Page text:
A wildfire burning in the southern part of Yosemite National Park more than doubled in size over the weekend, the latest blaze to threaten the world’s largest trees as climate change increases the intensity of fires.
Although the fire doubled in size over the weekend — it has burned 2,700 acres so far — it is now moving slowly, fire officials said at a briefing Monday evening.
“This fire is not moving quickly at all,” said Matt Ahearn, an operations sections chief with California Interagency Incident Management Team 13. The fire is “not fast, but hot,” he said.
Typically, it’s fires spanning hundreds of thousands of acres that cause great concern, as they can gobble up entire communities and wide swaths of forests during their rapid spread. But this fire is particularly troubling in that the trees at risk are “the root of the whole national park system,” said Cicely Muldoon, superintendent of Yosemite National Park. The sequoias in the Mariposa Grove were set aside by Abraham Lincoln in 1864, she said, predating Yosemite and the National Park Service.
Difficult terrain combined with standing dead trees fueling the blaze were complicating efforts and posing a risk to firefighters, officials said. The forest floor was blanketed in “heavy accumulations” of decomposing foliage, branches and needles, according to the incident report. Ahearn said firefighters were facing “very difficult conditions.”
Fire management staffers were working to preserve the trees by removing fuels around the sequoias and using sprinkler systems to increase humidity around the trees, among other things, said Nancy Phillipe, a Yosemite fire information spokeswoman. She told the Associated Press that first responders were using “every tactic imaginable” to contain the blaze, including airdropping fire retardant.
The fire was 22 percent contained as of Monday evening, Josh Boehm, incident commander for California Interagency Incident Management Team 13, said at the briefing.
Despite the blaze’s intensity — with large columns of smoke billowing into the sky and visible from far away — officials reassured the community that huge amounts of resources were being devoted to putting it out. Muldoon said a large stock of planes and firefighters were available because there were few other fires burning in the region.
“We’re not just sitting back and watching this thing,” said Jennifer Christie of the Bass Lake Ranger District. Boehm said officials were pursuing “full suppression, 100 percent suppression. We’re putting this one out.”
About 1,600 people — almost all tourists — were evacuated Friday from the nearby community of Wawona, Calif., and the local campground.
No injuries, structural losses or critical damage to the sequoias had been reported as of Sunday evening, Phillipe said. All the named trees, including the 209-foot Grizzly Giant and the Bachelor and Three Graces, remained safe.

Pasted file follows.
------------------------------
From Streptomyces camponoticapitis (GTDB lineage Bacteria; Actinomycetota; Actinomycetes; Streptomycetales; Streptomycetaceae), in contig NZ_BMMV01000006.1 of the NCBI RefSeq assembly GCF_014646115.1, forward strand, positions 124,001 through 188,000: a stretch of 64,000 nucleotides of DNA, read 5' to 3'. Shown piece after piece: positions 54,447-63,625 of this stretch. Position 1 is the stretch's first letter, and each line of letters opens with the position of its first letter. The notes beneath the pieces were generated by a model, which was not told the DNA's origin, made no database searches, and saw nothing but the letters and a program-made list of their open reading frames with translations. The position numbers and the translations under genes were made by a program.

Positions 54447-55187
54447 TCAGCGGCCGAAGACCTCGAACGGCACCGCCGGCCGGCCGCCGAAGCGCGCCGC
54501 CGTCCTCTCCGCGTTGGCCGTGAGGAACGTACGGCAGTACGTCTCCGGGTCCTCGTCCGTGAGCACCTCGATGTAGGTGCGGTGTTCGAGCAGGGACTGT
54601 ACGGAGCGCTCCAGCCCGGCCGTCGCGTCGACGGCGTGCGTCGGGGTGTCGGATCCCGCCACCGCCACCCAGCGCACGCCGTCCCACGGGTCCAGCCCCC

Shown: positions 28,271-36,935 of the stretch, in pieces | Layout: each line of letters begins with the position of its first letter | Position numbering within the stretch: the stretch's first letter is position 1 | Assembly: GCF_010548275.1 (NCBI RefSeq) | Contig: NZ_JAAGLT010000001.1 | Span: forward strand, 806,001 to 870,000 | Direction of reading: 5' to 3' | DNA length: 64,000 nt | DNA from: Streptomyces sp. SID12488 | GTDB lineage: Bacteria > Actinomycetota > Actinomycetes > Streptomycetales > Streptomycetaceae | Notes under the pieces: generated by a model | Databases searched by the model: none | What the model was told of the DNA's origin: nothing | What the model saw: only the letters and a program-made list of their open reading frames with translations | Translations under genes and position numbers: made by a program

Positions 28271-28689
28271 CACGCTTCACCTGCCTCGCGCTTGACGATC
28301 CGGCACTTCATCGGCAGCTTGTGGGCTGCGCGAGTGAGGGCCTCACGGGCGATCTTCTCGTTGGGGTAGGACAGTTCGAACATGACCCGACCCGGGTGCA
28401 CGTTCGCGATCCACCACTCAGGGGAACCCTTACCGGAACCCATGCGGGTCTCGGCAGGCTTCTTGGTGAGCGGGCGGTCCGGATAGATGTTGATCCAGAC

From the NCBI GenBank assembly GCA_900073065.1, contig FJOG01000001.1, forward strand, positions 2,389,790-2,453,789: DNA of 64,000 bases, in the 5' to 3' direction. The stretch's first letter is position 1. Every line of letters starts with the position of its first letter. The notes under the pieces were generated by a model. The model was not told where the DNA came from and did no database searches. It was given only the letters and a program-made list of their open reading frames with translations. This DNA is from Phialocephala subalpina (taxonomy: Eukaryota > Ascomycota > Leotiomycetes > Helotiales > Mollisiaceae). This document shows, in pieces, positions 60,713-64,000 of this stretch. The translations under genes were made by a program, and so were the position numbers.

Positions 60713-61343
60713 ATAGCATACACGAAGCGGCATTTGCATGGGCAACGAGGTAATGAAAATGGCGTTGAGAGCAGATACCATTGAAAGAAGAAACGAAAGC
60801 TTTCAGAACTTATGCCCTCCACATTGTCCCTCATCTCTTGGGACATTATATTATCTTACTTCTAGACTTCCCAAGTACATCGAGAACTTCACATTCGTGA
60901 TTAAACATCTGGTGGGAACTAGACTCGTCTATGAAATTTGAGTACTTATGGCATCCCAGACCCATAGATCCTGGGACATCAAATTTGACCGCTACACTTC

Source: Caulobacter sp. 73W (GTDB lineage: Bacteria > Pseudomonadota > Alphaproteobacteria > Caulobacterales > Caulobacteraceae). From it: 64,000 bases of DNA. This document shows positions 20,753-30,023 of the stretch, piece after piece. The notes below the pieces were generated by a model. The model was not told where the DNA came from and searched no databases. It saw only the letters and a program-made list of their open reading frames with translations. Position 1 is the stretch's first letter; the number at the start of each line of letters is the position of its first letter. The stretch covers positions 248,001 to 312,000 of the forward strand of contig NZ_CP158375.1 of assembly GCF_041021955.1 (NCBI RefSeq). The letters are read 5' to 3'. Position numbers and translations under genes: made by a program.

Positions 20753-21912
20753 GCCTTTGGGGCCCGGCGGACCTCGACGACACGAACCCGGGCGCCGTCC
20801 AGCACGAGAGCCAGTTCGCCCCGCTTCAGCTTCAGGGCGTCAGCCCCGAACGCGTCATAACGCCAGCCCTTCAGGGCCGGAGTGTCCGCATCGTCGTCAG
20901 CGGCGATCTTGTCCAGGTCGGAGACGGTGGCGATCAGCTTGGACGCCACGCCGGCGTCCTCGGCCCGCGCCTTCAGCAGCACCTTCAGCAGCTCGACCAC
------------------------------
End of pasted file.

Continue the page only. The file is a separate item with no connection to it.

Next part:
“That is one of the main priorities, is protecting that grove and all the history that’s associated with it,” she said.
Sequoia trees, which are native to only the Sierra Nevada and can live for about 3,000 years, have been increasingly endangered by worsening blazes in the past few summers. Three fires since 2020 have killed 13 to 19 percent of all sequoias. Natural resource experts expect that another large-scale die-off is possible this year.
The origin of the Washburn Fire is under investigation, and Phillipe said there were no obvious weather-related causes.
She told The Washington Post that the team had used fireproof aluminum wrap on the Mariposa Grove Cabin, built over 100 years ago by Galen Clark, a protector and promoter of Mariposa Grove who was appointed Yosemite’s first guardian.
High temperatures and low humidity forecast for this weekend could complicate firefighting efforts, which already have been made difficult by numerous downed trees, Phillipe said. Trees destroyed by bark beetles, killed by climate-change-induced drought and felled by a major windstorm serve as fuel for flames.
Prescribed burns conducted periodically in Mariposa Grove in the past several years have helped slow the progress of unwanted fires, Phillipe said. In wildfire-prone areas, controlled burns get rid of fuel and clear space for firefighters to work.
Mariposa Grove, near Yosemite’s south entrance, closed in 2015 and reopened three years later after a $40 million restoration project — the largest in the park’s history. The initiative restored sequoia habitat, realigned roads and added a shuttle service from the arrival area.
After all that work, Phillipe said, park employees are not giving up on protecting the grove.
“We’re suppressing this fire,” she said. “We’re doing everything we can to put it out.”
Last year, the trees in California’s Sequoia National Park were imperiled by the KNP Complex Fire when the lightning-sparked blaze came dangerously close to the 275-foot General Sherman, the largest tree in the world by volume. The Castle Fire in 2020 burned one-third of the region’s sequoia groves.
Nearly 23,000 acres have been scorched by wildfires in California this year.